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Author Topic: Intellectual Property  (Read 2734 times)

ofchoudhury

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Intellectual Property
« on: July 24, 2007, 12:03:39 AM »
This thread is for anyone who wishes to study Intellectual Property. Talk about what school you want to go to, rankings, reviews, compare universities, discuss your thoughts on the field, post helpful links for others, anything. Just a place to meet new people like you who share the same interests.

BeachBoy

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Re: Intellectual Property
« Reply #1 on: July 28, 2007, 10:54:22 PM »
Don't let the "hotness" of the IP field fool you, if you go to a non T-14 school, you still need to finish at the top of your class.

Denny Crane

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Re: Intellectual Property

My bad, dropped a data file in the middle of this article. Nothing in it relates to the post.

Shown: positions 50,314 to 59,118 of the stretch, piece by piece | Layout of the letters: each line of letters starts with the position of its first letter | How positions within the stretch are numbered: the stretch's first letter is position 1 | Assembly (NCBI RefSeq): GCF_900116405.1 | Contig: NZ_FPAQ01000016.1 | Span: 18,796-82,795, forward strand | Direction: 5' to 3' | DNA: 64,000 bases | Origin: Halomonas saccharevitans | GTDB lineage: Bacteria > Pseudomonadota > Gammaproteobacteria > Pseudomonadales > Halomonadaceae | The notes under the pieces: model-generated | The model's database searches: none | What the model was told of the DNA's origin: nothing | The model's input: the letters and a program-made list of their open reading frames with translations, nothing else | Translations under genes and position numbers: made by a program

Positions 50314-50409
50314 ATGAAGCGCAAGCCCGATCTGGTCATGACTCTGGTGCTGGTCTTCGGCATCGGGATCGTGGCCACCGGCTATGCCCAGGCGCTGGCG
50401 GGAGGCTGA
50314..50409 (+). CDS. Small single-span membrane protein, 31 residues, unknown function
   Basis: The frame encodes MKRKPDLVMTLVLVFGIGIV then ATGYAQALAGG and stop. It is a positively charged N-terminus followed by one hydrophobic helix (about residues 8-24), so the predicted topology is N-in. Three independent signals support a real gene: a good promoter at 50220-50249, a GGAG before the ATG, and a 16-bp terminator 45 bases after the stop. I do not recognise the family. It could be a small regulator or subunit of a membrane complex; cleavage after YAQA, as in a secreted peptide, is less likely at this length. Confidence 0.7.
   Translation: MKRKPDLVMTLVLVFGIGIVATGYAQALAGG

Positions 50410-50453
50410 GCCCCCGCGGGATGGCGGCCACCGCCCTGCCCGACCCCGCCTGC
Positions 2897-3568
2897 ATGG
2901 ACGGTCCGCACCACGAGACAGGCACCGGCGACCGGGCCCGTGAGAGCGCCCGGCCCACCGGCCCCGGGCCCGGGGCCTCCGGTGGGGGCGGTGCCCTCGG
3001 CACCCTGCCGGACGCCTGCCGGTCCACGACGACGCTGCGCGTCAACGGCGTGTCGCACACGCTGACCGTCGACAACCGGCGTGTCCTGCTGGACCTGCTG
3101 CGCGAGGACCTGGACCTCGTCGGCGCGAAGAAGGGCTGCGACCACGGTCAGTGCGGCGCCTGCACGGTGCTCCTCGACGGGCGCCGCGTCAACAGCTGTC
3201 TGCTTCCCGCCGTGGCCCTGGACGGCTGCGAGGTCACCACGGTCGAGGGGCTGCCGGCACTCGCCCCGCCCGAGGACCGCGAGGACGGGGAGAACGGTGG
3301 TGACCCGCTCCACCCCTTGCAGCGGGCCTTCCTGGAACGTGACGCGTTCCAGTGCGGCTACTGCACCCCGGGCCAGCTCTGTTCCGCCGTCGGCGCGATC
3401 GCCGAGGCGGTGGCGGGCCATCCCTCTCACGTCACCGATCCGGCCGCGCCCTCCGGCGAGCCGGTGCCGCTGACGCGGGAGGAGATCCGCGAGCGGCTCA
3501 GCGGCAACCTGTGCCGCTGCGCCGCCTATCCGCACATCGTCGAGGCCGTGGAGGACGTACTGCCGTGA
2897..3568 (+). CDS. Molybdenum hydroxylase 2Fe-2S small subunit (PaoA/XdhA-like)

« Reply #2 on: July 29, 2007, 12:30:07 AM »
Law firms are increasingly examining the feasibility of paying their IP law associates higher salaries than non-IP associates in order to better attract those with relevant backgrounds in IP-related fields (science/engineering/etc).
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Re: Intellectual Property
« Reply #3 on: July 29, 2007, 03:46:52 AM »
I am on the non-science side of IP.

I love copyright law and how it relates to the music industry. In my fantasy would I would find a job in Entertianment Law and get to dip into IP from time to time.

PS: I was a Recording Industry major... Copyright Law was a required course for us.  ;D
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MahlerGrooves

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Re: Intellectual Property
« Reply #4 on: July 29, 2007, 09:44:13 AM »
Law firms are increasingly examining the feasibility of paying their IP law associates higher salaries than non-IP associates in order to better attract those with relevant backgrounds in IP-related fields (science/engineering/etc).